In the sustainable development goals (SDGs) era, the imperative to finance the development agenda from domestic resources has been amplified. Irrespective of a government’s best intentions to achieve universal health coverage (UHC), without adequate financing from its national budget, minimal progress will be made. This is in stark contrast to the Millennium Development Goals (MDGs) era (from 2000- 2015) where emphasis was on effective development cooperation (EDC). And when it comes to achieving UHC, financing is actually only part of the role ministries of finance can play. Indeed, in a recent Lancet article, H.E Taro Aso, Deputy Prime Minister and Finance Minister of Japan, pointed out that the finance ministry’s “crucial role in Japan’s UHC achievement has not been adequately highlighted”.
We're delighted to release the 2017 Global Findex, the third round of the world's most detailed dataset of how adults save, borrow, make payments, and manage risk.
Drawing on surveys with more than 150,000 adults in more than 140 economies worldwide, the latest Global Findex features new data on fintech transactions made through mobile phones and the internet. It also provides time series updates for benchmark financial inclusion indicators.
The data shows that financial inclusion is on the rise globally, with 1.2 billion adults opening accounts since 2011, including 515 million in the last three years alone. That means 69 percent of adults globally have an account, up from 62 percent in 2014 and 51 percent in 2011. We see that Fintech, or financial technology, plays a progressively greater role in countries like China, where 50% of account owners use a mobile phone to make a transaction from their account. Compared to 2014, twice as many adults in Brazil and Kenya are paying utility bills digitally.
The existing evidence from both cross-country and country case studies on the determinants of foreign bank entry and on the impact of foreign banks on host economies suggests the brick-and-mortar operations of international banks have important implications for competition and efficiency of the local financial sectors and for financial stability and access to credit in the host country (World Bank, 2018). The Global Financial Development Report 2017/2018: Bankers without Borders contributes to the policy dialogue on international banks by summarizing what has been learned so far about: i) the risks and opportunities posed by foreign banks when entering developing countries and ii) under what circumstances host economies can reap most benefits from the entry of international banks.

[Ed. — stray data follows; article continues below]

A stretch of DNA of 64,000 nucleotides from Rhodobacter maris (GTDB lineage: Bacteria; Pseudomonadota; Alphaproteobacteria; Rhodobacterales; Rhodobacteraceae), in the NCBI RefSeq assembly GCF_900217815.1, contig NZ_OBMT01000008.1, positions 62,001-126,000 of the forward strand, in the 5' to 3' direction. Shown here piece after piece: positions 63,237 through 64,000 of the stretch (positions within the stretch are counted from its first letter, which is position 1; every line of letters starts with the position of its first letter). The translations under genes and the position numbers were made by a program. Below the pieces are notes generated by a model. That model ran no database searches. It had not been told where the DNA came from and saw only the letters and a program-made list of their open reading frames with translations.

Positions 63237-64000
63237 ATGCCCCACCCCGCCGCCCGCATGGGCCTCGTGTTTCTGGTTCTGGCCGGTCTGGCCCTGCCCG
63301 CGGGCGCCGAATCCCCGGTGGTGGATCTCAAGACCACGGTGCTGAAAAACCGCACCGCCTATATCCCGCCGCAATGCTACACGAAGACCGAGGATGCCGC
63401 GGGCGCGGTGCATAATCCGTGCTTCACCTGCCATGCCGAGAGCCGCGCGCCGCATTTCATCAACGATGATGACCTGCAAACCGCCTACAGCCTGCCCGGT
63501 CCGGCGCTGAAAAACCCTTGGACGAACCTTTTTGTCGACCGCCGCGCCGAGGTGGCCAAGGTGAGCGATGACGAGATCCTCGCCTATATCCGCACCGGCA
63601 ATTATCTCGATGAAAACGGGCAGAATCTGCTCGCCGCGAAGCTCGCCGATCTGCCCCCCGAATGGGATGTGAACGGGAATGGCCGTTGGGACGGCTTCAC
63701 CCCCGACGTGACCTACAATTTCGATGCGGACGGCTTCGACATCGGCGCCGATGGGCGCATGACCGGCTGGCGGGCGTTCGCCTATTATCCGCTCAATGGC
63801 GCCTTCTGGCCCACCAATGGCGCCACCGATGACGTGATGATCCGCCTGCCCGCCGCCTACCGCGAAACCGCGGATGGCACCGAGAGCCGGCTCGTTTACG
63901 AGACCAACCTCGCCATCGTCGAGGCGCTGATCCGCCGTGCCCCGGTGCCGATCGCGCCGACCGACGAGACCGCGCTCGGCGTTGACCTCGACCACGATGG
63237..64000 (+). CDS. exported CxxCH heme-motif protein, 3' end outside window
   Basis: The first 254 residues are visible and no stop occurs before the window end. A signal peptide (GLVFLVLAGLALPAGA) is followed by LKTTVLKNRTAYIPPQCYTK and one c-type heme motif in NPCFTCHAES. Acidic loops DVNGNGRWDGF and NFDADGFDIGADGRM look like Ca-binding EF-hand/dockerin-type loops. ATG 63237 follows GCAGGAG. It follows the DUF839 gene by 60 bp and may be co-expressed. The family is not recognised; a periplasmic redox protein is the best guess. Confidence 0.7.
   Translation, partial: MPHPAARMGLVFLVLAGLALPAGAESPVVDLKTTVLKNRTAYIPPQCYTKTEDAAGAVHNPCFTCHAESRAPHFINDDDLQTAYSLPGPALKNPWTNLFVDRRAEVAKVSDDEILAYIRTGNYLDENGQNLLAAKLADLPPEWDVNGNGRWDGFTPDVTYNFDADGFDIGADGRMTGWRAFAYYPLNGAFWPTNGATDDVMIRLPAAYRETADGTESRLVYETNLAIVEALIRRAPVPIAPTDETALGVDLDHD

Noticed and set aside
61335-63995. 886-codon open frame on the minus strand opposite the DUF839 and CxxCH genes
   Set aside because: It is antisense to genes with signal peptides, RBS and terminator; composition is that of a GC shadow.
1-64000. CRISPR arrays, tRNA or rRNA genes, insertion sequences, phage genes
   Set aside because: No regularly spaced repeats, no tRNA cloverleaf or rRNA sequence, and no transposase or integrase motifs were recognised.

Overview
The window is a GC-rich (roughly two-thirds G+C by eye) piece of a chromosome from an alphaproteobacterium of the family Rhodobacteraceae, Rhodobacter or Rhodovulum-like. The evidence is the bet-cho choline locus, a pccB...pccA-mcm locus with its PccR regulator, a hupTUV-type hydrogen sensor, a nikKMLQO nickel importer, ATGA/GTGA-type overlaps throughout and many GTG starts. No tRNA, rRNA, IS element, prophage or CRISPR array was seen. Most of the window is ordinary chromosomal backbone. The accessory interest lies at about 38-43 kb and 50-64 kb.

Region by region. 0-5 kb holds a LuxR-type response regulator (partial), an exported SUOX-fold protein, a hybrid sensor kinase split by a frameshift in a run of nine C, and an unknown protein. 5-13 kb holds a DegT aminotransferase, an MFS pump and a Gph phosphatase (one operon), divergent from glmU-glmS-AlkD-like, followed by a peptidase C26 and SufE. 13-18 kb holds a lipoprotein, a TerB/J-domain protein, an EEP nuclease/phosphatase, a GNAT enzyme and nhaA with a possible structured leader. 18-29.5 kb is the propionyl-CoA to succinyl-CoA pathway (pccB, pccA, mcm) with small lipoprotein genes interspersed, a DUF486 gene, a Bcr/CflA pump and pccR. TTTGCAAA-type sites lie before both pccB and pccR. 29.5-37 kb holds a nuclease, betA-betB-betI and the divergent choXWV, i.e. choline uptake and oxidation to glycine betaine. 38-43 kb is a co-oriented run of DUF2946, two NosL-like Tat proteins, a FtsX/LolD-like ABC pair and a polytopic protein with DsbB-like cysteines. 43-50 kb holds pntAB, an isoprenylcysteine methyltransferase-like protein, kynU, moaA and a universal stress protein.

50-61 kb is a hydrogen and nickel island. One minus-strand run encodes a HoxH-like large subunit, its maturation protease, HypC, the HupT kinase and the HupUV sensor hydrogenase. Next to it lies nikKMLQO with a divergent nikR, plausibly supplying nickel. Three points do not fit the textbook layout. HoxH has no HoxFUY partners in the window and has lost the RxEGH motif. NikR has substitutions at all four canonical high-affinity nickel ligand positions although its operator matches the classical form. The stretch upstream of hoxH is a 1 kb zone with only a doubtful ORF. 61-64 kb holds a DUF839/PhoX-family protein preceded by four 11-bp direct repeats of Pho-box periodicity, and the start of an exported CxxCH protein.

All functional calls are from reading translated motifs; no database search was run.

The communities of Kibaale East, Kamwenge, where I work and stay, lack informal and formal support structures that help girls, survivors and young mothers to cope with gender-based violence (GBV).
Also available in Español
The 8th World Water Forum was held in Brazil a few days ago. What's ironic is that the more than nine thousand of us attending this Forum were discussing water-related issues in a city of three million grappling with a severe water shortage. After checking in at my hotel, the first thing I found in my room was a notice from the Government informing guests of this crisis and recommending ways to reduce water use. We recently learned of the predicament in Cape Town, South Africa, which was on the verge of running out of this essential liquid—a plight facing many cities around the world.
Labor-intensive public works (LIPW) programs are a popular policy intended to provide temporary employment opportunities to vulnerable populations through work-intensive projects, such as the development and maintenance of local infrastructure, that do not require special skills. For a review of LIPW programs (design, evidence and implementation), see Subbarao et al. here. In fragile states, LIPW programs are also presumed to contribute to social and political stability. The developed infrastructure allows for the implementation of other development and peacekeeping activities, while employment opportunities may help prevent at-risk youth from being recruited by armed groups. Despite their popularity and presumed impact on beneficiaries, the evidence base of LIPW programs has been surprisingly weak.